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Striped Dolphin
Striped Dolphin
Stenella coeruleoalba

Striped Dolphin leaping
© Doug Perrine/Innerspace Visions

Description
    To 9' (2.7 m). Moderately robust; top of head and back dark gray to bluish gray, sides lighter gray, throat and belly white. Black stripes on lower half of each side, single or double stripe from eye to flipper, another from eye to anus, usually with short, ventral branch ending above and somewhat behind flipper. Beak black, long, sharply defined black patch around each eye connected to beak. Dark cape on back. Distinctive light blaze usually extends up and back from light side into cape toward dorsal fin. Dorsal fin dark, falcate.

Similar Species
    Common Dolphin (Delphinus delphis) has crisscross pattern on sides; darker back; distinct, black stripe from middle of lower jaw to flippers.
Habitat
    Warmer temperate and tropical waters off edge of continental shelf; warm fingers of water on northern areas.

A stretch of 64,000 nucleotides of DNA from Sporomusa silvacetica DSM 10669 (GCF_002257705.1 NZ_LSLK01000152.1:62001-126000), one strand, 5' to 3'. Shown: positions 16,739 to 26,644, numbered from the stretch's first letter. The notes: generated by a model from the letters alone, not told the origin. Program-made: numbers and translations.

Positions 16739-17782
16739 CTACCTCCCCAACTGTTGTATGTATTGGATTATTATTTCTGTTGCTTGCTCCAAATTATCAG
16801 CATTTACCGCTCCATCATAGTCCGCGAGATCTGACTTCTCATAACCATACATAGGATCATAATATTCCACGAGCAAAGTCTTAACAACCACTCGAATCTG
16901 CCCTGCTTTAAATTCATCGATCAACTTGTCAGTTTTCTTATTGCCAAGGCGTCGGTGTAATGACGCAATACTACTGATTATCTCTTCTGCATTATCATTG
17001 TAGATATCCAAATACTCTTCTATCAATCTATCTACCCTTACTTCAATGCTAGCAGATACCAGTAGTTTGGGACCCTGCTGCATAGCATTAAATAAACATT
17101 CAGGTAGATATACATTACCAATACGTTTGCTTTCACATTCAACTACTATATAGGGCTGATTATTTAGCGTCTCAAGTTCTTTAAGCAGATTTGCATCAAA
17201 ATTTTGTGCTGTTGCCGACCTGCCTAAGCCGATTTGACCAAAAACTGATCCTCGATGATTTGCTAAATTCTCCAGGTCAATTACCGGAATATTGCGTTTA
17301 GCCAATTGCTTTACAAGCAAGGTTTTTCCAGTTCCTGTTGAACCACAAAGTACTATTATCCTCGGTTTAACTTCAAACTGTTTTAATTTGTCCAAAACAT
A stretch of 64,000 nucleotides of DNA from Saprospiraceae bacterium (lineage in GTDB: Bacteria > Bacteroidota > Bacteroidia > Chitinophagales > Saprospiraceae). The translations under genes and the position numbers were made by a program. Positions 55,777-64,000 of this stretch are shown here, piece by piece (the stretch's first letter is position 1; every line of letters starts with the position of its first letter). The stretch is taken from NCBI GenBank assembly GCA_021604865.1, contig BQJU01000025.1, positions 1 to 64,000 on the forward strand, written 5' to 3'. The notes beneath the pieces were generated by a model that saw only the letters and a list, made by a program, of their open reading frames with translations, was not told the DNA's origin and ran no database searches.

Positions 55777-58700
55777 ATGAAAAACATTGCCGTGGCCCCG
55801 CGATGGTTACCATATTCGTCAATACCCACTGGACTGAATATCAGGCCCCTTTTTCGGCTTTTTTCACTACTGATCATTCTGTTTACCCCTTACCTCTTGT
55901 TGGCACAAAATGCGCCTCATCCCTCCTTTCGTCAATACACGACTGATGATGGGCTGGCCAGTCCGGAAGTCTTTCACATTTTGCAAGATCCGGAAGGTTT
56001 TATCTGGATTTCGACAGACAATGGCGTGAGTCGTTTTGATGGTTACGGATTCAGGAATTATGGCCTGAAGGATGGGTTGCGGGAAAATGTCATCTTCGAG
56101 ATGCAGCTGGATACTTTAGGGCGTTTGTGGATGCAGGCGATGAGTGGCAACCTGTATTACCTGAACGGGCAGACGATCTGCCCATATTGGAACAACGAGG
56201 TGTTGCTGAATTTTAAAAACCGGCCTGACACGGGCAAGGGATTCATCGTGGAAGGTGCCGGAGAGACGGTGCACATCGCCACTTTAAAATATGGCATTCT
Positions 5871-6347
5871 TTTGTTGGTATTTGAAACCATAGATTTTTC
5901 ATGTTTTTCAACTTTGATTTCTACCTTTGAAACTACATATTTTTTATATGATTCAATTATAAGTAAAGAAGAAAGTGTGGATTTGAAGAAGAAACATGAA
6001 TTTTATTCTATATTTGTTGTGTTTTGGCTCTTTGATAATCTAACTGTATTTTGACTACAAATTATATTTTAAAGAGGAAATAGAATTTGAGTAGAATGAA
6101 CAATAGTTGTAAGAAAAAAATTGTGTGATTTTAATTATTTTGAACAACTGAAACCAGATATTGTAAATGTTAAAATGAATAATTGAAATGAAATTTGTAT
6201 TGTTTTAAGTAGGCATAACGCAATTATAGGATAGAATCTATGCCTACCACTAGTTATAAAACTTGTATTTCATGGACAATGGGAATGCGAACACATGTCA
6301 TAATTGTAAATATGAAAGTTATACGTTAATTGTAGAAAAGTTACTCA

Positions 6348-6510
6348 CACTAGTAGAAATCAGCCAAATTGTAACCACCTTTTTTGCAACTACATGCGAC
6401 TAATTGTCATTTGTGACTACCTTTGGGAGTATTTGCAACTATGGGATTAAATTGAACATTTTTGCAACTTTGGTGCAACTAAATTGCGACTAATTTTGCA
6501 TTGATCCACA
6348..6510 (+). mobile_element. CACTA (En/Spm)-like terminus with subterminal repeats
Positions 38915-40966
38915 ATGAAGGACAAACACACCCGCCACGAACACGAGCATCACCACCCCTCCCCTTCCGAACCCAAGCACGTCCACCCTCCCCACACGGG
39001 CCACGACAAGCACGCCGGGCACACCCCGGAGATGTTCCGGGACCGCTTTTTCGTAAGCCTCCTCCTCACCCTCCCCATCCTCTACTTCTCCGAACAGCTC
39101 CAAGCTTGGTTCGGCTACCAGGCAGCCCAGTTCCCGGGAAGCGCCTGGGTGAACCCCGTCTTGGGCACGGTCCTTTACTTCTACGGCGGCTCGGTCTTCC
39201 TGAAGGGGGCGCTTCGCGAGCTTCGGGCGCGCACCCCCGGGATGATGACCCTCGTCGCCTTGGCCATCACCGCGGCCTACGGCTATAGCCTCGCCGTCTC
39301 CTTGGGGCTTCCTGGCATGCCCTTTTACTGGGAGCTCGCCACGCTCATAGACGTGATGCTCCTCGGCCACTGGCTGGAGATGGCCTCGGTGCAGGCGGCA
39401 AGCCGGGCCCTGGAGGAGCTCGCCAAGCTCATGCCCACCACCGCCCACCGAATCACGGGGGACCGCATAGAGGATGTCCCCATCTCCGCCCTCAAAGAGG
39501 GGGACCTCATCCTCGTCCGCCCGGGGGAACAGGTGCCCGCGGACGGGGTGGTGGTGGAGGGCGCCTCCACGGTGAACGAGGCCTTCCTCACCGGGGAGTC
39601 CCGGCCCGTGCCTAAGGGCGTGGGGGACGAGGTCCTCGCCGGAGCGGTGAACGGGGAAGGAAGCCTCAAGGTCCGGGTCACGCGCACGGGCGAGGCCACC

Range
    In Atlantic from Halifax, Nova Scotia, to Lesser Antilles, including Gulf of Mexico. In Pacific from Bering Sea to NW. South America.
Discussion
    Other common names for the Striped Dolphin are Meyen's Dolphin, Blue-white Dolphin, Gray's Dolphin, Striped Porpoise, Streaker Porpoise, Euphrosyne Dolphin, and Whitebelly. These animals, which often occur in large herds of several hundred individuals, may ride bow waves and jump clear of the water. They feed at mid-depths on fishes, squids, and crustaceans. They often associate with schools of tunas in the eastern Pacific, and many Striped Dolphins are killed by accident when caught with the tunas in purse seines. Successful efforts are being made to reduce these losses.

Information taken from
eNature.com

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